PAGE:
Chapter 15 is one of the most unique bankruptcy chapters, although Chapter 9 is likely a close second. Chapter 15 was only recently added to the Bankruptcy Code in 2005 with the passage of the Bankruptcy Abuse Prevention and Consumer Protection Act. Chapter 15 allows proceedings for a foreign debtor or other related parties to access U.S. Bankruptcy Courts.
Chapter 15 is essentially the United States' adoption of the United Nations Commission on International Trade Law ("UNCITRAL") which addresses international bankruptcy issues.
You may wonder, what is the purpose of allowing foreign nationals access to the U.S. Bankruptcy system? The bankruptcy laws provide for the following objectives of Chapter 15:
(1) to promote cooperation between the United States courts and parties of interest and the courts and other competent authorities of foreign countries involved in cross-border insolvency cases;
(2) to establish greater legal certainty for trade and investment;
(3) to provide for the fair and efficient administration of cross-border insolvencies that protects the interests of all creditors and other interested entities, including the debtor;
(4) to afford protection and maximization of the value of the debtor's assets; and (5) to facilitate the rescue of financially troubled businesses, thereby protecting investment and preserving employment. (See 11 U.S.C. § 1501)
Nature of Proceeding
A Chapter 15 proceeding is generally not the main bankruptcy proceeding relating to the foreign individual or entity. The Chapter 15 proceeding is usually, therefore, "ancillary" or secondary. The main proceeding will usually take place on the home country of the foreigner.
Filing of the Case
A Chapter 15 case must be filed in the United States Bankruptcy Court by a foreign representative requesting the recognition of a foreign proceeding. The petition must prove that the foreign proceeding exists.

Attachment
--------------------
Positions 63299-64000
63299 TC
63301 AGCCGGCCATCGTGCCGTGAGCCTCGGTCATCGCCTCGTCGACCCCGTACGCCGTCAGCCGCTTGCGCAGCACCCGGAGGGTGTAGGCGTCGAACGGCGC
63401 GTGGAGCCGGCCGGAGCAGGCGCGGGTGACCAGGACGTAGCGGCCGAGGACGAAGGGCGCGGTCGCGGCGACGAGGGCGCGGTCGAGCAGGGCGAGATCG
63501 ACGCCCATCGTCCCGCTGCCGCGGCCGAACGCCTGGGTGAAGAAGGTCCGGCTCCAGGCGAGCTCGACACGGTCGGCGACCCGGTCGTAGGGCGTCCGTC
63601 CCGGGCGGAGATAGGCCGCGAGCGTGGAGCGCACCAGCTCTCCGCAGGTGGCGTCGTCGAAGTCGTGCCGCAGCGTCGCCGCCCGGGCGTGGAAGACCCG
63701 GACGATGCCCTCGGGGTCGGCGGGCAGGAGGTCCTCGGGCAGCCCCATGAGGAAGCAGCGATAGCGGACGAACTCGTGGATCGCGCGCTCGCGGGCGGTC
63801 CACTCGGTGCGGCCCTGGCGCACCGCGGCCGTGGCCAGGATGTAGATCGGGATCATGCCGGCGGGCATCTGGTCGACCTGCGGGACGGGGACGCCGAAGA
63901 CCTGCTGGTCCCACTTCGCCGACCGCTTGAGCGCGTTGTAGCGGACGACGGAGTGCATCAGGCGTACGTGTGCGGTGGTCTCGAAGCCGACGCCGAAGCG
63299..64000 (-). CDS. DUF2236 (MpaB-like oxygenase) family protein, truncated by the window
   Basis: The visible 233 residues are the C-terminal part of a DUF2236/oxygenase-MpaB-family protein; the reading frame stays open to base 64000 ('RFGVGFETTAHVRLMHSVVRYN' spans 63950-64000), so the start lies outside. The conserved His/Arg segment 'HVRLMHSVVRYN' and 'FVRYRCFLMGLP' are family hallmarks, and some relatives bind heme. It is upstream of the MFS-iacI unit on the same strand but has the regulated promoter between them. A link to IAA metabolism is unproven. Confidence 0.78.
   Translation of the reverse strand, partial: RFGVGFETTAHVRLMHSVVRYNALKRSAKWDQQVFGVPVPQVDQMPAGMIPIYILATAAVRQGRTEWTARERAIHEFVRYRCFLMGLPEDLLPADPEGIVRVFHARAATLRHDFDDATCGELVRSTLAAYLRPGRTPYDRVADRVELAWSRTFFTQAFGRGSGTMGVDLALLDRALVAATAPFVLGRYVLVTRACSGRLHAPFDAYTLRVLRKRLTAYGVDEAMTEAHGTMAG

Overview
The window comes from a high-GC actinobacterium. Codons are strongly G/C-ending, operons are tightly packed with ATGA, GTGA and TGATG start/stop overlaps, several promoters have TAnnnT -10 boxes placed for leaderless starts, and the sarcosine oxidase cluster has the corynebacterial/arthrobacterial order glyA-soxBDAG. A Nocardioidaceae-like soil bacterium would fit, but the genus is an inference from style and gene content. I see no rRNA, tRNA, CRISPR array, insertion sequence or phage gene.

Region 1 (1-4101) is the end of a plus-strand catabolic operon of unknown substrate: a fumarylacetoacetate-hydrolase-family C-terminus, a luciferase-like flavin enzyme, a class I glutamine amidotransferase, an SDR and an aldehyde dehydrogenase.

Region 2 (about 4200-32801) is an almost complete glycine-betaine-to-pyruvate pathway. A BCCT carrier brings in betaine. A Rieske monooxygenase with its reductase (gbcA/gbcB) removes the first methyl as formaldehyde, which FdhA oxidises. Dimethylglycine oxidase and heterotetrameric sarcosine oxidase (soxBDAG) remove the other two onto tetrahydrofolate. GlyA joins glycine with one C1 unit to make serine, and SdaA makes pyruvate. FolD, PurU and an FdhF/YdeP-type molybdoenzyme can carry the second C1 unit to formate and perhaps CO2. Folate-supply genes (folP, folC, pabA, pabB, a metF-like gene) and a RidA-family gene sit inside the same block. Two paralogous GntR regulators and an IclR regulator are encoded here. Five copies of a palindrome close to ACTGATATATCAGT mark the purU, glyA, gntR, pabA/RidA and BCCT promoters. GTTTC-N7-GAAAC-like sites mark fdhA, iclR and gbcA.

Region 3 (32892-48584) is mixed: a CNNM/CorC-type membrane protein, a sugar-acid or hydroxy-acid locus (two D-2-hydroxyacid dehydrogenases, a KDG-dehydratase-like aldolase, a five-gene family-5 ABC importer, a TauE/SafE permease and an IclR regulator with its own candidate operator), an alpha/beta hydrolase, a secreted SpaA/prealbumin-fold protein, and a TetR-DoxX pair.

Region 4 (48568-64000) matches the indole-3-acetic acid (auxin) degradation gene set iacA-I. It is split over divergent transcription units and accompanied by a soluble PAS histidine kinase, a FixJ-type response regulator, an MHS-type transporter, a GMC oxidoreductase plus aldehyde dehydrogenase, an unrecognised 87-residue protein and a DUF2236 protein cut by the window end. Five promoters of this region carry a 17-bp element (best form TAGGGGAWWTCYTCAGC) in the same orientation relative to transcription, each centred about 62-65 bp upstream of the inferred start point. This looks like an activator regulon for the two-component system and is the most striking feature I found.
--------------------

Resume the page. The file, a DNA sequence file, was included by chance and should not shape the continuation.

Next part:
After the filing, the Bankruptcy Court will designate the foreign proceeding as either "foreign main proceeding" or "foreign non-main proceeding," with the difference being that in a non-main proceeding, the debtor does not have its main interests in that country. Upon the recognition of a foreign main proceeding, the automatic stay goes into effect in the United States to protect the assets of the foreign debtor that are within the United States.
Once the foreign representative initiates the Chapter 15 case, it can seek further relief from the bankruptcy court, including the filing of a full bankruptcy petition (such as under Chapter 7).
Jurisdiction of the Court
The U.S. Bankruptcy Court, in a Chapter 15 proceeding, is generally limited in the scope of its power to assets of the foreign entity or person that are within the United States. Therefore, the U.S. Court defers to many of the actions of the foreign court. This promotes cooperation with foreign nations and courts in not only allowing for a foreign entity to protect its rights in the United States, but to also not excessively interfere in the affairs of foreign country.
The U.S. Bankruptcy Court may also offer additional aid to a foreign representative. This is only in circumstances where the Court determines that the laws of the foreign court do not violate the laws or public policy of the United States, and that the foreign court is fair. If the U.S. Court determines that the foreign court is lacking in this regard, it can offer additional assistance to the foreign national.
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